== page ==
JP rules out forming coalition with President Waheed ahead of elections

The Jumhoree Party (JP) has ruled out forming a coalition with fellow government-aligned parties ahead of presidential elections scheduled for September this year, despite its reported involvement in recent power sharing talks with President Dr Mohamed Waheed.

JP Spokesman Moosa Ramiz today told Minivan News that the party was not looking to form a coalition before the elections. He also slammed politicians that did not belong to the JP speaking on its behalf about possible coalition agreements.

Ramiz’s comments were made in response to reports in local media this week claiming Progressive Party of Maldives (PPM) member Umar Naseer was conducting talks to form a coalition of various parties, including the JP, behind President Waheed.

Naseer told Sun Online that a so-called “broad coalition” was being discussed to help secure a first round election victory against the opposition Maldivian Democratic Party (MDP) candidate Mohamed Nasheed.

Former PPM Deputy Leader Naseer, who last month mounted an unsuccessful bid to become the party’s presidential candidate, was present during discussions held at the official residence of President Waheed on Tuesday (April 16) night – fuelling uncertainty over his own future political allegiance.

Naseer was this week given an ultimatum by the government-aligned PPM to ‘reform and realign’ with the party’s charter or face expulsion after he accused MP Abdulla Yameen – his sole rival in the party’s recent presidential primary – of “rigging” the vote in his favour.

After refusing to defend himself during a PPM disciplinary committee hearing this week into his comments, Naseer has told local media that he would be revealing his future political plans tomorrow (April 19).

PPM MP and Spokesperson Ahmed Mahloof was not responding to calls from Minivan News at time of press today. Meanwhile, a spokesperson for Umar Naseer this week said that he would not give any interviews to Minivan News.

Naseer has told local media following the meeting at President Waheed’s residence that discussions had been held with numerous parties over forming a coalition. He added that the PPM was welcome to join any such alliance of parties. Also pictured at the meeting was JP Leader and presidential candidate MP Gasim Ibrahim.

However, JP Spokesperson Ramiz today slammed Naseer for speculating about another party’s plans, while also rejecting any suggestion it would seek to stand during the elections in a coalition.

“My brief answer would be that we are not going to do this [form a coalition ahead of elections],” he said.  “What right has Umar Naseer got to speak about the plans of a party he is not a member of?”

According to the JP website, Gasim Ibrahim said  today that he would not consider becoming the running mate of any other presidential candidate.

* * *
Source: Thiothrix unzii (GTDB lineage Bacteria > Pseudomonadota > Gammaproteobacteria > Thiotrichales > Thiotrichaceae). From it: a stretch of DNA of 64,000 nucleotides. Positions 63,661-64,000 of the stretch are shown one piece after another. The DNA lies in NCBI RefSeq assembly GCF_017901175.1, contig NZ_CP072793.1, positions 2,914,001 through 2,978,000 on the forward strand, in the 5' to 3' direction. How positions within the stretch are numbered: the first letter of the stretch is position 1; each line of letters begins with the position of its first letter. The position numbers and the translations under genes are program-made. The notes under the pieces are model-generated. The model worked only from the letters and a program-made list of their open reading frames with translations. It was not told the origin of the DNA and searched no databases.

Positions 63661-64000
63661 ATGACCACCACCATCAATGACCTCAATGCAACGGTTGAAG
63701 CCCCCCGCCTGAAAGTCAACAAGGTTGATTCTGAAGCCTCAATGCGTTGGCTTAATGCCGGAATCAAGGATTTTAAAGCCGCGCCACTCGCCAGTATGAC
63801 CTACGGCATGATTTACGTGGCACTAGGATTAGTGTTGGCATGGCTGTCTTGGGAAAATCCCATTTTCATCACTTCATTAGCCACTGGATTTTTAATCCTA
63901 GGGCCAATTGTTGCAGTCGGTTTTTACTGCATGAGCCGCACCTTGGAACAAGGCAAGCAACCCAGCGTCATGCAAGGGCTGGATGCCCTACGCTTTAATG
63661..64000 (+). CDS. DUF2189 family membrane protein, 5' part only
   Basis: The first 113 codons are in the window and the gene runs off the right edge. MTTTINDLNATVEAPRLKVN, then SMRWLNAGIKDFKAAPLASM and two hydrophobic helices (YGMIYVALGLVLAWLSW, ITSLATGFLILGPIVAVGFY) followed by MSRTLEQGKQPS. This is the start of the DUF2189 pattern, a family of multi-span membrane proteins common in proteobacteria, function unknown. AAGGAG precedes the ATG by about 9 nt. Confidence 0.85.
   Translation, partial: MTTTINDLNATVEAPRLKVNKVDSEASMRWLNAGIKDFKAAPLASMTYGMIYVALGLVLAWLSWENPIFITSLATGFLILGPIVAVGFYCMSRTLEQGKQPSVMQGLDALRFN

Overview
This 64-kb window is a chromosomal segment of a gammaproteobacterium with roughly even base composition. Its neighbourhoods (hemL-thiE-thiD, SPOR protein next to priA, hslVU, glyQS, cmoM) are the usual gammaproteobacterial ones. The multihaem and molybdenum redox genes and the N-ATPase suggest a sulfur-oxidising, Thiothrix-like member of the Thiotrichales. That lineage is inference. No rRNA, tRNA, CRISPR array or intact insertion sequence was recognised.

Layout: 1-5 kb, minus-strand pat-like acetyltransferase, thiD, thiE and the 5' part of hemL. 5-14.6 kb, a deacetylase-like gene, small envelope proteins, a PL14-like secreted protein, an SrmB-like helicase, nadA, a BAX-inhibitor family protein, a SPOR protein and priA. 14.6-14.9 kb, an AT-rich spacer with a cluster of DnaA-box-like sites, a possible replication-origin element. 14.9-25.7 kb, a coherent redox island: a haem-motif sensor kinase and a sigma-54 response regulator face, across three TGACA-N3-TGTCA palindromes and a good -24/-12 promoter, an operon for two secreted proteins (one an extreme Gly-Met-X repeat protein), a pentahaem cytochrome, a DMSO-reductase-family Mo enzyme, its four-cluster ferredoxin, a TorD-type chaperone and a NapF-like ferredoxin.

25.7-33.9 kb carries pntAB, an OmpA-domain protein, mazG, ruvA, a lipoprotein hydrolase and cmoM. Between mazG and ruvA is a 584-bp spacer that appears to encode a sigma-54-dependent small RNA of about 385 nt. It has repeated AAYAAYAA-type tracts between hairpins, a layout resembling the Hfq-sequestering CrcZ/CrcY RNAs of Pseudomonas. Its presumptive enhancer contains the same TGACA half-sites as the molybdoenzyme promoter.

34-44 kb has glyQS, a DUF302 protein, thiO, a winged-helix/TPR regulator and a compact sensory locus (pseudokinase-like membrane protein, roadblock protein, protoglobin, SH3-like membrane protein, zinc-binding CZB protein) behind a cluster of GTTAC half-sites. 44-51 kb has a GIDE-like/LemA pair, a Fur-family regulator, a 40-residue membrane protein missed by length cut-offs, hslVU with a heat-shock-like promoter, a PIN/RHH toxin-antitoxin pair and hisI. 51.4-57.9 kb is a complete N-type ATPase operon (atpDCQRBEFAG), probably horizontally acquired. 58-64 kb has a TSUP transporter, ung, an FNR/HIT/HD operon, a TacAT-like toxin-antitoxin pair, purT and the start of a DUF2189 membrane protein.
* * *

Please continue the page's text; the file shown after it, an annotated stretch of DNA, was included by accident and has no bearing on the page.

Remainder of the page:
Amidst reported talks to form a so-called broad coalition behind the current president, the fellow government-aligned Dhivehi Rayyithunge Party (DRP) today said it refused to comment on potential presidential elections campaigns or comments made by other parties in the run up to the election.

Speaking to Minivan News, DRP Deputy Leader Dr Abdulla Mausoom claimed that unlike other political parties in the country, it was the only party that had not changed its actions or political positions over the last three to five years.

Without mentioning any specific names, Mausoom alleged that senior political figures in the country who had changed their positions and even political allegiances numerous times over the last half decade were a key contributor to a perceived loss of faith among the public in the country’s elected representatives.

Addressing rumours of the efforts to form a coalition behind the current president, opposition MDP MP Hamid Abdul Ghafoor meanwhile said he believed that there had been a shift in the country’s political allegiances in recent weeks ahead of September’s elections.

According to Ghafoor, this shift had lead to the formation of two separate factions in the coalition government of President Waheed, which MDP supporters maintain was brought to power in a “coup d’etat” after former President Nasheed resigned from office following a mutiny by sections of the police and military.

“We are seeing strong lines being drawn between those who backed the coup, and those opposing it,” he said. “There is a regrouping into two factions of the current dictatorship, then there is us.”

Ghafoor claimed that in the current political climate, the MDP was itself committed to trying to reach a transitional arrangement where the majority of members in parliament would believe it was in their interest to remove President Waheed from office – thereby facilitating early elections.